Many of you know I study Torah with an incredible group of people each Tuesday. I take notes. I take a lot of notes. Everybody in the class knows that. Anita. Takes. Notes. Sometimes the weekly parasha speaks to me directly, and sometimes I go back and look at my notes. That’s what happened with this week’s parasha, Shemot, the beginning of the book of Exodus.
Often I’ve written about the women, sometimes I’ve written about the Pharoah’s approach to the group of Israelites, growing in population. This week, as I was turning the pages of my notebook, I saw in big letters, circled (so I know it was important!) the following: (This) story is about flaunting authority.
This story is about flaunting authority. It’s a revolutionary book, a temple for revolution.
Miriam stood up to her parents, according to the Midrash. The Midrash says Miriam convinced her parents that, having separated rather than lose an infant boy, they were also condemning the people by withholding baby girls, too. They reconciled, and Moses was conceived. Shifra and Puah, the two Hebrew midwives (some say Puah was Miriam herself), staged a revolution against Pharaoh’s decrees by saving the baby Moses. They were supposed to kill him. Yocheved, Aaron, Miriam, and Moses’ mother, flaunted authority by keeping her baby for three months, until she couldn’t make sure he stayed quiet. Then she (and Miriam?) concocted a plan to build a water-proof basket and send Moses down the river to whoever would find him. Much like the mothers thousands of years later, who send their children across the water to a new land, knowing they’d never see them again, and like desperate women who send their children north, Yocheved thought this was a better solution than keeping him at home.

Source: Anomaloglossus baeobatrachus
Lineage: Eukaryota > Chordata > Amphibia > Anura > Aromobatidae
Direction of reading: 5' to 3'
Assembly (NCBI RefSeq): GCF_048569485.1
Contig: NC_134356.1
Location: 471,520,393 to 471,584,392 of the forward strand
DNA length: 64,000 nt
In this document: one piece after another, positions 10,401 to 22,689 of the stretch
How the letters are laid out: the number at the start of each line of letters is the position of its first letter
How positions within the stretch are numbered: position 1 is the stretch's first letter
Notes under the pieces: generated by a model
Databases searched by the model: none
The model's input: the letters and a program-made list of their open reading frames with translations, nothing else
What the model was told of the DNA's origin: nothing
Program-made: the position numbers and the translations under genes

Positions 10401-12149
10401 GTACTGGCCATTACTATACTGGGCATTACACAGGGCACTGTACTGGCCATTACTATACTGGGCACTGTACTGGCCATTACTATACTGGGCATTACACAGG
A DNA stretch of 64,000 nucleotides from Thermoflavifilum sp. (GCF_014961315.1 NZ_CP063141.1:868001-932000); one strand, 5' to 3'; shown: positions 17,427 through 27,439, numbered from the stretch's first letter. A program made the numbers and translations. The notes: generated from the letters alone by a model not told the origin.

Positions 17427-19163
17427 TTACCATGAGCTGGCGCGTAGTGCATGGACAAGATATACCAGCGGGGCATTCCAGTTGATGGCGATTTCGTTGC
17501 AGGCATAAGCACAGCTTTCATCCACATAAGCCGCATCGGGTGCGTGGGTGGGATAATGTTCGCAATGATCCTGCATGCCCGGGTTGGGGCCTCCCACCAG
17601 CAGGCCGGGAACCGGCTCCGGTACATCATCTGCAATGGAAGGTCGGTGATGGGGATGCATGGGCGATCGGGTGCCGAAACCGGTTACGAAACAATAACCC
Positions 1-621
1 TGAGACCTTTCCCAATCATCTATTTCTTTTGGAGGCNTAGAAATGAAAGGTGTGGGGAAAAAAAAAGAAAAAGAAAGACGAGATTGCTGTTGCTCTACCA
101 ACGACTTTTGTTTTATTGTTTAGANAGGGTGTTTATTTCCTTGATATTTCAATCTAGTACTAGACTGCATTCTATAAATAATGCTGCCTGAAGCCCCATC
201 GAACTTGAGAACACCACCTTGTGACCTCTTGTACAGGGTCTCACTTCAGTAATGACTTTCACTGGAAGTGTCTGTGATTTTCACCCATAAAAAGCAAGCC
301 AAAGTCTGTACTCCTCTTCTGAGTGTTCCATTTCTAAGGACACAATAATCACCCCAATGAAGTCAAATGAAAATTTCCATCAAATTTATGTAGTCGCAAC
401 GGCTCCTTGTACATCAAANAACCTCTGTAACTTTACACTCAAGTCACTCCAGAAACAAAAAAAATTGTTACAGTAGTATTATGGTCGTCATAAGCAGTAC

Pharaoh had a daughter, Batya. She staged a revolution against her father by taking that Hebrew baby in, knowing her father had decreed they should all die, knowing her father was threatened by the presence of this people in his land.
Of course, it’s not just the women who staged a revolution. The Exodus itself was flaunting Pharaoh’s authority, and led by Moses, they led Pharaoh and his supporters to their deaths in the Red Sea.
So here we are. I have made no secret of my feelings about the current administration. Here we are, this Shabbat, turning the corner from 2018 to 2019, facing a third year of this Pharaoh-like buffoon, whose fear and distrust of “others” who “fill the land” leads to decrees and bans in the name of protecting that land. Each of us must continue to stage revolutions, some small and personal, some larger, but revolt nonetheless. I’m not talking about overthrowing the government. Rather, it’s the continued effort to thwart and flaunt the authority of those whose power and control are more dear to them than the well-being of the people they rule over. The story of Moses and Miriam, Aaron, Yocheved and Amram echoes through history so that we continue to recognize the hard of heart, those who distort reality to serve as a way to maintain that power and control. It was life-threatening then, and it is now.
Wishing us all a 2019 of flaunting authority, calling upon the names of Shifra and Puah and the rest to give us commitment, clarity of vision, and intensity of purpose. Rest up on Shabbat, folks…we’re gonna need our strength this year.